A MAPT differs from other types of trust because it is irrevocable. It cannot be changed or revoked without the beneficiaries' consent.

Benefits of Medicaid Asset Protection Trusts

Aside from protecting assets and helping individuals qualify for Medicaid benefits, a MAPT comes with several other advantages as well. Some of these include:

  • Control and flexibility in managing assets. You can control who inherits and how beneficiaries use assets. For example, you can stagger distributions so that the trust beneficiaries receive their allotment gradually over time or specify that the funds will be used for specific purposes (like educational expenses or a wedding). You can also specify that beneficiaries only receive their inheritance after reaching certain life milestones.

  • Protection from creditors. MAPTs can protect assets from your creditors and your beneficiaries' creditors.

  • Tax benefits. MAPTs offer tax benefits that aren’t available if you use a life estate or an outright transfer. The MAPT preserves a capital gains tax break from the sale of a primary residence. Through a limited power of appointment, it can also preserve a step-up cost basis, which is important for highly appreciated assets in the trust. If an individual gifts assets outright during their lifetime then the step-up in cost basis will be lost and potentially expose the recipient to capital gains tax at sale.

Disadvantages of Medicaid Asset Protection Trusts

There are also some potential drawbacks to using a MAPT, such as:

  • Incorrect timing. For a MAPT to function as intended, it needs to be created in advance of the five-year Medicaid lookback period. If less than five years have elapsed since you created your MAPT, you may still be responsible for some or all of your long-term care costs until sufficient time has passed.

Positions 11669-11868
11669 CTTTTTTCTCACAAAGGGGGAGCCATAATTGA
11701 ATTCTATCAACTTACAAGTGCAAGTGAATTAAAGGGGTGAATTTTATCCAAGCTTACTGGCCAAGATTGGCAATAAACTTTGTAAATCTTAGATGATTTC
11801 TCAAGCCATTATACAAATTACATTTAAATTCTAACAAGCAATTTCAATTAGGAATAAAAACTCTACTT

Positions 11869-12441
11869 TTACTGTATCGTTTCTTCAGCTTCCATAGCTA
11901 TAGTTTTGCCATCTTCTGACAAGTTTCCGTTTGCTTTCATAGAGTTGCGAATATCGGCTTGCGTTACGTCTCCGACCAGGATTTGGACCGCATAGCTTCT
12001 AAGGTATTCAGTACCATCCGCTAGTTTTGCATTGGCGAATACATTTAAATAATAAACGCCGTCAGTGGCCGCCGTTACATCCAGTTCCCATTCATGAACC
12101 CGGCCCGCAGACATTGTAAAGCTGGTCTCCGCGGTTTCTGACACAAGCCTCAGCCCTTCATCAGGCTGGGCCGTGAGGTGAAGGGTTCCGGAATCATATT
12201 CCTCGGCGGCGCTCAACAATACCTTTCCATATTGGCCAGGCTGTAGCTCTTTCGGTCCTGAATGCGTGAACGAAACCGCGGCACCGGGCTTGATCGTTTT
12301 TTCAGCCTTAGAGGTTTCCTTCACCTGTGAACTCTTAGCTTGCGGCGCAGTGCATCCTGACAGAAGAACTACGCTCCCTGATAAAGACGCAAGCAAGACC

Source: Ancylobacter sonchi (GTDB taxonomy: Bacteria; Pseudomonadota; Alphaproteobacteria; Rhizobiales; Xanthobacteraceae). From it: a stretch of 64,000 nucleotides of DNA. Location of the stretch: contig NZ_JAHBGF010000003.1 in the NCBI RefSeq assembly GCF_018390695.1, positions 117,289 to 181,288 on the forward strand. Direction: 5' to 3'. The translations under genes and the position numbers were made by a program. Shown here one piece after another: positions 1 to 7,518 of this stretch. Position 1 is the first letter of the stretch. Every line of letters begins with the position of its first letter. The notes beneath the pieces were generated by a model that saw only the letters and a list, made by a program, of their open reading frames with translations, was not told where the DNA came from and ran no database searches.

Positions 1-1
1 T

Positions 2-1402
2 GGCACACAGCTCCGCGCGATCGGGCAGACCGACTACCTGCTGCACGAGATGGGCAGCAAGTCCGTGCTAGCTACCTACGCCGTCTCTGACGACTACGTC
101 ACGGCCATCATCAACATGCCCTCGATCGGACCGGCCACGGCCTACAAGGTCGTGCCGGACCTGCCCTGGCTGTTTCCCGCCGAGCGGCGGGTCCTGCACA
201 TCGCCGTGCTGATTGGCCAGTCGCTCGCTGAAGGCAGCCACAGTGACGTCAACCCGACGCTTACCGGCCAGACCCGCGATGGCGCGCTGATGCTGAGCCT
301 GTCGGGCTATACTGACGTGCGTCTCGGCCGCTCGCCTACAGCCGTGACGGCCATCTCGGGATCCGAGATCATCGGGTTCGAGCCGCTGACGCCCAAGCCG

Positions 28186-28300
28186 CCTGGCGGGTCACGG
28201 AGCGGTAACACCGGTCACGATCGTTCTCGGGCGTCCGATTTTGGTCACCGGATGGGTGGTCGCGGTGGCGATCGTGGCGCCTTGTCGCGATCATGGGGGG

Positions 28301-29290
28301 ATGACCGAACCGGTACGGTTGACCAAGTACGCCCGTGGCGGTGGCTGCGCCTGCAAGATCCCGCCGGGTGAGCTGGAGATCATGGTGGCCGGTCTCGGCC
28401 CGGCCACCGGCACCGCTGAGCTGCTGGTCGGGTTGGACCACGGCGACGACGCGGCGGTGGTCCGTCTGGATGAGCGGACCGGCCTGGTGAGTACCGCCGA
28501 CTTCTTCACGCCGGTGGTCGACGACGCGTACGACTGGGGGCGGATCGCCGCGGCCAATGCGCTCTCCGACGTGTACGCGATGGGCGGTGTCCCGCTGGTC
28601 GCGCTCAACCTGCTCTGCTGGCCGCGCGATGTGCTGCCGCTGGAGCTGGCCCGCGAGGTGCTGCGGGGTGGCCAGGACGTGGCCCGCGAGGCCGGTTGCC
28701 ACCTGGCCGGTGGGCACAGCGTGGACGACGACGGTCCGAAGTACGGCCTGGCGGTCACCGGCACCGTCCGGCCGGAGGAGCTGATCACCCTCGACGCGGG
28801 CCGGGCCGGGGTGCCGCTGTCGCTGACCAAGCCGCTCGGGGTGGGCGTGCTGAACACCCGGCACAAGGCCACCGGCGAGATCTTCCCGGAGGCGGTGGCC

• Income from a MAPT may count toward Medicaid eligibility. Although assets in a MAPT aren't counted, those assets may still generate income. If this income is payable to you, it may cause you to exceed the income limit permitted in Ohio. If this happens to you, you may have other legal options. However, you may also decide to partially contribute toward your care with said income.

  • Loss of overt control. A trust will not qualify as a MAPT if you retain control over the assets. You must accept that the trustee will manage the trust, distribute funds and income from the trust, and also be the effective owner of the assets. In addition, creating a MAPT but not transferring assets to it is ineffective. You need to fully commit to the concept for it to benefit you.

  • Setting Up a MAPT Can Be Costly. Creating and implementing a MAPT is a complex legal task and the experience of a qualified Medicaid attorney is essential. A complete Medicaid plan can cost several thousand dollars. However, the potential savings could be exponentially greater for you and your family. A sound Medicaid plan can help you keep your life savings in the family and out of the hands of the government or nursing home. For this reason, the price is often well worth it.

  • Potential Effects on Care Choices. It’s important to note that the MAPT strategy assumes that a person will rely on Medicaid to pay for a portion of their care. However, Medicaid does not cover all facilities. Thus, relying on Medicaid could affect the choice and quality of care a person may receive.